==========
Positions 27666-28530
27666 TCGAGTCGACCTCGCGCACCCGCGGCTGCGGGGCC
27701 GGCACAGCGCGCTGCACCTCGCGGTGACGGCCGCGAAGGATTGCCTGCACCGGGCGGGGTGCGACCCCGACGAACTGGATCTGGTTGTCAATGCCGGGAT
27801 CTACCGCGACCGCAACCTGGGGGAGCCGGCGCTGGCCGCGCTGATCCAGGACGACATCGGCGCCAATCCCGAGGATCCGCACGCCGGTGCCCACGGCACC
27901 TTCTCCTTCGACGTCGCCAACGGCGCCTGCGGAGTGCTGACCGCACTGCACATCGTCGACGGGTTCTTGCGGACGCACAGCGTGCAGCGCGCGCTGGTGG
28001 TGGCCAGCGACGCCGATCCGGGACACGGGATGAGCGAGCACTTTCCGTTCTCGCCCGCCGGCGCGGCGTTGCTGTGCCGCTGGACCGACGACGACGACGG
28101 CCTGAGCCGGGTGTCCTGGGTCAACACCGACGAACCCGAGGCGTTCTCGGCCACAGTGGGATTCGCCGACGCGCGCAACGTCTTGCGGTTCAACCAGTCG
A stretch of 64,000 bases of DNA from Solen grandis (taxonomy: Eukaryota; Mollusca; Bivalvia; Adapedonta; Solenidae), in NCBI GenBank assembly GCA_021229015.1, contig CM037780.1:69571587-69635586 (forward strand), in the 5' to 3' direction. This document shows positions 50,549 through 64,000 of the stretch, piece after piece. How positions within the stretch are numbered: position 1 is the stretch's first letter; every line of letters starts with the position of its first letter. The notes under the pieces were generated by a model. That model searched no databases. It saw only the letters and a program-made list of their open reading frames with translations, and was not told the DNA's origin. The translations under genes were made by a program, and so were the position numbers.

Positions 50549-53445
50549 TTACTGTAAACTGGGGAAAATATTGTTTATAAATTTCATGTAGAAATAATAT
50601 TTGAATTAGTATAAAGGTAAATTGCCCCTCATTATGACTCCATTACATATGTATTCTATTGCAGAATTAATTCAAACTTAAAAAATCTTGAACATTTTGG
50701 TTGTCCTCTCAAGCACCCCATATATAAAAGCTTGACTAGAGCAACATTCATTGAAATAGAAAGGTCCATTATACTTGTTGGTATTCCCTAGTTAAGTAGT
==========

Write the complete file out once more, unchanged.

Positions 27666-28530
27666 TCGAGTCGACCTCGCGCACCCGCGGCTGCGGGGCC
27701 GGCACAGCGCGCTGCACCTCGCGGTGACGGCCGCGAAGGATTGCCTGCACCGGGCGGGGTGCGACCCCGACGAACTGGATCTGGTTGTCAATGCCGGGAT
27801 CTACCGCGACCGCAACCTGGGGGAGCCGGCGCTGGCCGCGCTGATCCAGGACGACATCGGCGCCAATCCCGAGGATCCGCACGCCGGTGCCCACGGCACC
27901 TTCTCCTTCGACGTCGCCAACGGCGCCTGCGGAGTGCTGACCGCACTGCACATCGTCGACGGGTTCTTGCGGACGCACAGCGTGCAGCGCGCGCTGGTGG
28001 TGGCCAGCGACGCCGATCCGGGACACGGGATGAGCGAGCACTTTCCGTTCTCGCCCGCCGGCGCGGCGTTGCTGTGCCGCTGGACCGACGACGACGACGG
28101 CCTGAGCCGGGTGTCCTGGGTCAACACCGACGAACCCGAGGCGTTCTCGGCCACAGTGGGATTCGCCGACGCGCGCAACGTCTTGCGGTTCAACCAGTCG
A stretch of 64,000 bases of DNA from Solen grandis (taxonomy: Eukaryota; Mollusca; Bivalvia; Adapedonta; Solenidae), in NCBI GenBank assembly GCA_021229015.1, contig CM037780.1:69571587-69635586 (forward strand), in the 5' to 3' direction. This document shows positions 50,549 through 64,000 of the stretch, piece after piece. How positions within the stretch are numbered: position 1 is the stretch's first letter; every line of letters starts with the position of its first letter. The notes under the pieces were generated by a model. That model searched no databases. It saw only the letters and a program-made list of their open reading frames with translations, and was not told the DNA's origin. The translations under genes were made by a program, and so were the position numbers.

Positions 50549-53445
50549 TTACTGTAAACTGGGGAAAATATTGTTTATAAATTTCATGTAGAAATAATAT
50601 TTGAATTAGTATAAAGGTAAATTGCCCCTCATTATGACTCCATTACATATGTATTCTATTGCAGAATTAATTCAAACTTAAAAAATCTTGAACATTTTGG
50701 TTGTCCTCTCAAGCACCCCATATATAAAAGCTTGACTAGAGCAACATTCATTGAAATAGAAAGGTCCATTATACTTGTTGGTATTCCCTAGTTAAGTAGT